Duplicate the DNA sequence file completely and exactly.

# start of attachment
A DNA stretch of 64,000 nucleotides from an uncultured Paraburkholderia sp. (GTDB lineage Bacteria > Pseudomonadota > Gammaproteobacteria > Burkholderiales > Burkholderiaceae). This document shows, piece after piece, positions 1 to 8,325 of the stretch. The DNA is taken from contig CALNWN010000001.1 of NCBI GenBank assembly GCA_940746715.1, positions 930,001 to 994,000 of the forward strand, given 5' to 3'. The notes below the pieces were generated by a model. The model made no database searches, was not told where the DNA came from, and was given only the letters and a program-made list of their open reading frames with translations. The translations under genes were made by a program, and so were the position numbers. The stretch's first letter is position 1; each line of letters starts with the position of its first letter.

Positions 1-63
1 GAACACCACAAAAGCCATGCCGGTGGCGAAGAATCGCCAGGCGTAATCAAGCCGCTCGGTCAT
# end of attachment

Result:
A DNA stretch of 64,000 nucleotides from an uncultured Paraburkholderia sp. (GTDB lineage Bacteria > Pseudomonadota > Gammaproteobacteria > Burkholderiales > Burkholderiaceae). This document shows, piece after piece, positions 1 to 8,325 of the stretch. The DNA is taken from contig CALNWN010000001.1 of NCBI GenBank assembly GCA_940746715.1, positions 930,001 to 994,000 of the forward strand, given 5' to 3'. The notes below the pieces were generated by a model. The model made no database searches, was not told where the DNA came from, and was given only the letters and a program-made list of their open reading frames with translations. The translations under genes were made by a program, and so were the position numbers. The stretch's first letter is position 1; each line of letters starts with the position of its first letter.

Positions 1-63
1 GAACACCACAAAAGCCATGCCGGTGGCGAAGAATCGCCAGGCGTAATCAAGCCGCTCGGTCAT